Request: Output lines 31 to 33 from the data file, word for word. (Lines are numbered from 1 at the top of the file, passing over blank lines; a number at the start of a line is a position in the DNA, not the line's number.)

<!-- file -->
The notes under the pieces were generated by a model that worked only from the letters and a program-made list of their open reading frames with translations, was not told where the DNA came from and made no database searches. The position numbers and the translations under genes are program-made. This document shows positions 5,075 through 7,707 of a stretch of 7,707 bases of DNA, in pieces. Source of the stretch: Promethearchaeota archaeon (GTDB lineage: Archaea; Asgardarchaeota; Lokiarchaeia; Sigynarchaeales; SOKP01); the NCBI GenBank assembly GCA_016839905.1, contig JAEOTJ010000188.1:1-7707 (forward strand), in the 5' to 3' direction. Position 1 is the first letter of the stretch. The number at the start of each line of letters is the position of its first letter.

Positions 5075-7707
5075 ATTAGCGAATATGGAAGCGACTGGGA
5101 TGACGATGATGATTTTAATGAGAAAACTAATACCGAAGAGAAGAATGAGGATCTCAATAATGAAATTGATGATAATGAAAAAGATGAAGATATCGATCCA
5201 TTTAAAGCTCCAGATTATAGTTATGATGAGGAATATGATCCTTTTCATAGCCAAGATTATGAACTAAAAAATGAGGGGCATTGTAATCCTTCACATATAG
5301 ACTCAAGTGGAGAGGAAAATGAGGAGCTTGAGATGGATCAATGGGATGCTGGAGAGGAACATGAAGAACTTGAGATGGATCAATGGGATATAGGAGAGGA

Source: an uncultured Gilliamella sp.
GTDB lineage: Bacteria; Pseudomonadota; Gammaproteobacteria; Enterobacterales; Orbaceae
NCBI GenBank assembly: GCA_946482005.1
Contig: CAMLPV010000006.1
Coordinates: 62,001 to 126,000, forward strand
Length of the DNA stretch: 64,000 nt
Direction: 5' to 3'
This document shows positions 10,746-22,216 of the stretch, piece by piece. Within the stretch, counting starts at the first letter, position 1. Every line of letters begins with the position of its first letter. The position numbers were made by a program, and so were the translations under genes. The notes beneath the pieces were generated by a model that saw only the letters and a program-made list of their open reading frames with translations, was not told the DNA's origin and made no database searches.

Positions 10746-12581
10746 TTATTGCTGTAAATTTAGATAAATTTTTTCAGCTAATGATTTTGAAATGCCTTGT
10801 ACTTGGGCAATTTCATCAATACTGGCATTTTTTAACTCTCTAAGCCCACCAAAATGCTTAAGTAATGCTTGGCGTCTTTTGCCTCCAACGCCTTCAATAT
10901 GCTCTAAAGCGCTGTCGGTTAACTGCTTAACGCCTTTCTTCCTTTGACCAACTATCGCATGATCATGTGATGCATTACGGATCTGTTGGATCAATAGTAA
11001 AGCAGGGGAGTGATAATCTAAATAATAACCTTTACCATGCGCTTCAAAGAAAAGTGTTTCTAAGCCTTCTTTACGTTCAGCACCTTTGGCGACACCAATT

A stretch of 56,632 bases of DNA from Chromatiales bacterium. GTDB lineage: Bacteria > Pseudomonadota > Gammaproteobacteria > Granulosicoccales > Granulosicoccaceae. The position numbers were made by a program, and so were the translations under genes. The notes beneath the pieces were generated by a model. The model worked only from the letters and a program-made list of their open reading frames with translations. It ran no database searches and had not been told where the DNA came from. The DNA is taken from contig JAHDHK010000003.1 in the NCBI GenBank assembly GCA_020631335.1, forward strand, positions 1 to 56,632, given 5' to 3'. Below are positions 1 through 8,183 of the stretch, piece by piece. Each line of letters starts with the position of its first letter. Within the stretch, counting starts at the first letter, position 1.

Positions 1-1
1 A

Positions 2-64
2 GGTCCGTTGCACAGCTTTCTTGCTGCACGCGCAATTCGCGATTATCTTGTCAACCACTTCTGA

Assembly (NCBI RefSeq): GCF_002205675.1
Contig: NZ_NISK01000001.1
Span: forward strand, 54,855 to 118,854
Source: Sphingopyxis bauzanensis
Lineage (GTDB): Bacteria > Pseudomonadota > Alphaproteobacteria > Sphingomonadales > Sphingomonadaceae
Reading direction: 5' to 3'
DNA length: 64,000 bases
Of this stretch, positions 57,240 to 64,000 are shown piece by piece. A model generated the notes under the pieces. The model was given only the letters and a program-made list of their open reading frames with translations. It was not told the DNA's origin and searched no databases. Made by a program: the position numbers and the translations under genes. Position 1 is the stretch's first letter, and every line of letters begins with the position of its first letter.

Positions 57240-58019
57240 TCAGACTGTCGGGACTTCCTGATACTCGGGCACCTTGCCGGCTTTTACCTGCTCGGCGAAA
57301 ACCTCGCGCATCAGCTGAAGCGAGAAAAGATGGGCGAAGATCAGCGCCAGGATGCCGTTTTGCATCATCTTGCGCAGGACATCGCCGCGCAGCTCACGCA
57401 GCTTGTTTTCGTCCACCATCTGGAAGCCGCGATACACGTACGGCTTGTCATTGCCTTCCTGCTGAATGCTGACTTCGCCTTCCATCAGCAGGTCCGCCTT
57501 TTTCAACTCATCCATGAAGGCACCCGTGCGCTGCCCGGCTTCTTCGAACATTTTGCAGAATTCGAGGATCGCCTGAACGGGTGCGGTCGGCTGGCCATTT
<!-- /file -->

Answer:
DNA length: 64,000 bases
Of this stretch, positions 57,240 to 64,000 are shown piece by piece. A model generated the notes under the pieces. The model was given only the letters and a program-made list of their open reading frames with translations. It was not told the DNA's origin and searched no databases. Made by a program: the position numbers and the translations under genes. Position 1 is the stretch's first letter, and every line of letters begins with the position of its first letter.

Positions 57240-58019